There are two families I haven't heard back from. Maybe they're out of town, or maybe they're too smart to get tangled up in carpool dynamics. Because last night I got an e-mail from one of the "Morning Only" drivers saying, oh, by the by, she's going to have surgery in the fall and won't be able to drive for three weeks, but hopefully someone else wouldn't mind driving and she'll make it up to us later.

Then I got an e-mail from the other MO driver. She's not actually committed to the idea of carpooling (she keeps writing carpooling in quotes, as if what we trying to organize isn't actually a carpool, but a fascimile of a carpool or a so-called carpool), and even if she does commit, sometimes she travels for work and leaves her car at the airport, and her husband drives a two-seater ...

And suddenly it strikes me: They're the family on Forrest Street with the invisible fence in the front yard and an obnoxious Irish Setter, the family that never smiles when they pass you on the street. I should have known.

Last night, when I tell the Man about my carpool planning woes, he starts going on in a manlike way about how it would really be simpler not to carpool, and I get really mad at him, but later it occurs to me that he might be right.

So I've just e-mailed the carpool group. It was a "let's make sure we're on the same page" e-mail, with a veiled agenda of getting the Obnoxious Irish Setter neighbor to drop out of the negotiations. I can deal with Afternoon Only Lady and I can deal with Can't Drive for Three Weeks Lady, but I have a feeling "carpooling" with Obnoxious Irish Setter Lady may be more than I can handle.


An update on my mom: She had bone marrow extracted on Tuesday, a process made if not pleasant, then bearable, by the presences of morphine in her bloodstream. She also hat a CAT scan, which came out clear. Her doctor still thinks her cancer is at stage zero, but she'll know more on Tuesday. Thanks for all your prayers and good wishes. Keep 'em coming!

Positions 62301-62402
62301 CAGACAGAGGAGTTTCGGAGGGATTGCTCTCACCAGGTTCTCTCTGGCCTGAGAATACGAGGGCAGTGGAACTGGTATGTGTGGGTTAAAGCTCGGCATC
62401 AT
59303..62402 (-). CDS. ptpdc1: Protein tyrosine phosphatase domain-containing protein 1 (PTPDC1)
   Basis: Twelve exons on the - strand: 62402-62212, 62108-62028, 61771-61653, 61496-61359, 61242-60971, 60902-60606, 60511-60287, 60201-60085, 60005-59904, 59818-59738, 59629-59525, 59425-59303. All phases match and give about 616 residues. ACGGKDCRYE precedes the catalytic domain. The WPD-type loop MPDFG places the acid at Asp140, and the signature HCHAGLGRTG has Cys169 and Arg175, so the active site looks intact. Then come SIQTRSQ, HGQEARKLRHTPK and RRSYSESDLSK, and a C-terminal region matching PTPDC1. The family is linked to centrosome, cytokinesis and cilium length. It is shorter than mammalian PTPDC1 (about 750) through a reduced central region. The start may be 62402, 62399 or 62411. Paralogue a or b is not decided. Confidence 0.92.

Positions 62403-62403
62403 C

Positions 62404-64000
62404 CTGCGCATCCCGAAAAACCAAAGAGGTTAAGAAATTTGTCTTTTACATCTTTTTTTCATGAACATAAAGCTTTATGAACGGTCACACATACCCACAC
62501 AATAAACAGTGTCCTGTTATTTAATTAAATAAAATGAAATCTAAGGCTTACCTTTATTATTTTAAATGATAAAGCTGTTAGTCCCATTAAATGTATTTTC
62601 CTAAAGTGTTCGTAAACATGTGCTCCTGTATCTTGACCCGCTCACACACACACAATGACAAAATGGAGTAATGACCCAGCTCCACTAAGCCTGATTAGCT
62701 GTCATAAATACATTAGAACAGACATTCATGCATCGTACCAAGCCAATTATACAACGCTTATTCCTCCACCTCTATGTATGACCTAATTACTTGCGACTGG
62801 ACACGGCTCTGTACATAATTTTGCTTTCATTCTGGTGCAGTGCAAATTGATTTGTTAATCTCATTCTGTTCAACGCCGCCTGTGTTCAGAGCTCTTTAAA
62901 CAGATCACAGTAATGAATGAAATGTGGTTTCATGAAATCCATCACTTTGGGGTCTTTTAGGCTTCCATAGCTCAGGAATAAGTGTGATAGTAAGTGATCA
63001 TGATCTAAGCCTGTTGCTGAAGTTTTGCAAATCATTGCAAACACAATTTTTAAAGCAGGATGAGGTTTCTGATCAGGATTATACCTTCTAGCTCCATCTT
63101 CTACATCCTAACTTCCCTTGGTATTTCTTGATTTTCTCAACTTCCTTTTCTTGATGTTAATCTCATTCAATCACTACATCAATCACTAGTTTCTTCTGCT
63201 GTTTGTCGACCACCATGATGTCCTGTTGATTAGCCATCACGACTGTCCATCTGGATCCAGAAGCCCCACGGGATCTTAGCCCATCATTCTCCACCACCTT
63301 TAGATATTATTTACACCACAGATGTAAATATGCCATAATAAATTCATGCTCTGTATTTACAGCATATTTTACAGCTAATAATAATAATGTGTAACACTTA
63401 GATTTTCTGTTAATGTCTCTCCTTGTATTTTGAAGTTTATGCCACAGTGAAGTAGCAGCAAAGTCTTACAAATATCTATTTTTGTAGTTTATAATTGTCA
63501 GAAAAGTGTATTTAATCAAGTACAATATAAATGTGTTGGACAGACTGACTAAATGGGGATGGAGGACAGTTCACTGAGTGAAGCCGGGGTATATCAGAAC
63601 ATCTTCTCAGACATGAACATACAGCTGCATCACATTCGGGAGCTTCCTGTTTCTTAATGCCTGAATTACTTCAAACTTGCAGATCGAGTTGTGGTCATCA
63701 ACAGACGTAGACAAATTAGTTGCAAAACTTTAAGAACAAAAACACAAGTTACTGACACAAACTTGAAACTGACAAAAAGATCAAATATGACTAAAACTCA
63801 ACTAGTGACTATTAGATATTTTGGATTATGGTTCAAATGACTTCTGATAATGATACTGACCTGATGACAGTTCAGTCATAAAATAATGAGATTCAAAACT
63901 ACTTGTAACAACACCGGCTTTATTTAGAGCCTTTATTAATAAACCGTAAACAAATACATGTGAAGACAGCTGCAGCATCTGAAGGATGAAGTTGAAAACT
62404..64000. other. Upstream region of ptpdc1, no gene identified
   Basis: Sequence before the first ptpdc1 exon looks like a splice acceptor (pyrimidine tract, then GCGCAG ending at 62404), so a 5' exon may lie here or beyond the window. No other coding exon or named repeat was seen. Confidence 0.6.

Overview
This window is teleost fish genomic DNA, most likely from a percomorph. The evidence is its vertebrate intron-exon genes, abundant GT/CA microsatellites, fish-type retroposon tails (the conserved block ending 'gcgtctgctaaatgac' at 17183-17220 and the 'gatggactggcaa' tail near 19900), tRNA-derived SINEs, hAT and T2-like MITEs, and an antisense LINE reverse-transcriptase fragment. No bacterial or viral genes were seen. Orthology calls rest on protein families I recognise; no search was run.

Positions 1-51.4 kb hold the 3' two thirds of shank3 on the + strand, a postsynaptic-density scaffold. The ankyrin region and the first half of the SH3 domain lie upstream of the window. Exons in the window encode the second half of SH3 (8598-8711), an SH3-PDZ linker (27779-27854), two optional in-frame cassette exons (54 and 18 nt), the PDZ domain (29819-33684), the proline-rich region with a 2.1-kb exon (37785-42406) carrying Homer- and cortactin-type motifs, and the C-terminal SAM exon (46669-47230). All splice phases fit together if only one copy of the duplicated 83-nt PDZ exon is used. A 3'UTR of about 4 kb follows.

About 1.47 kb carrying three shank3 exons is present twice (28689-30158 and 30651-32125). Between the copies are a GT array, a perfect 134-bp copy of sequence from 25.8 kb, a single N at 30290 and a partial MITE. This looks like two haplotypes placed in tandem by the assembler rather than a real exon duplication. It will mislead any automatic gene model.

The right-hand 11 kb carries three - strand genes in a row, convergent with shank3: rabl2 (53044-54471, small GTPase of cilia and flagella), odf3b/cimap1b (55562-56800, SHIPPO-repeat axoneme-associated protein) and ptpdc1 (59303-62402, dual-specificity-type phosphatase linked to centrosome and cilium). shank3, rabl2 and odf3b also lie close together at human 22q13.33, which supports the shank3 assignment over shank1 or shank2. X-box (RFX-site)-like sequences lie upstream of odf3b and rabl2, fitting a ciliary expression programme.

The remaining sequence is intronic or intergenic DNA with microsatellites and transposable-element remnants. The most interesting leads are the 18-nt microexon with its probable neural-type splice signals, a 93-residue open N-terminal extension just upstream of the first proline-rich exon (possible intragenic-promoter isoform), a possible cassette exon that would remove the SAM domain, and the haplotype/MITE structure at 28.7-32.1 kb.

Tuesday, August 11, 2009

The Purge

I'm in the process of purging my house. It started earlier in the summer with my study closet. I pulled everything out, dumped it on the floor, and slowly, over the course of two weeks, dealt with it.

The minute I got my closet (mostly) straightened out, I started hauling stuff from the attic into my study. Over the years, when I just couldn't stand it any more, I'd swoop into Will's room and throw everything left on the floor into a bag, eventually to be sent to Good Will--"eventually" meaning "probably never, but a girl can dream." The result? An attic filled with two years worth of plastic bags stuffed with ... stuff. Lots of Lego, lots of plastic "guys" (mostly Star Wars characters, including a disturbing number of beheaded Death Star Troopers), lots and lots and lots of broken crayons.

Why can't I bring myself to throw away a broken crayon? Is it really because I believe that one day I'll melt all the broken crayons down in the cups of a muffin tin to make fun, new multi-colored crayons? Or is it because I was a child during the Great Depression and can't bear to throw anything away?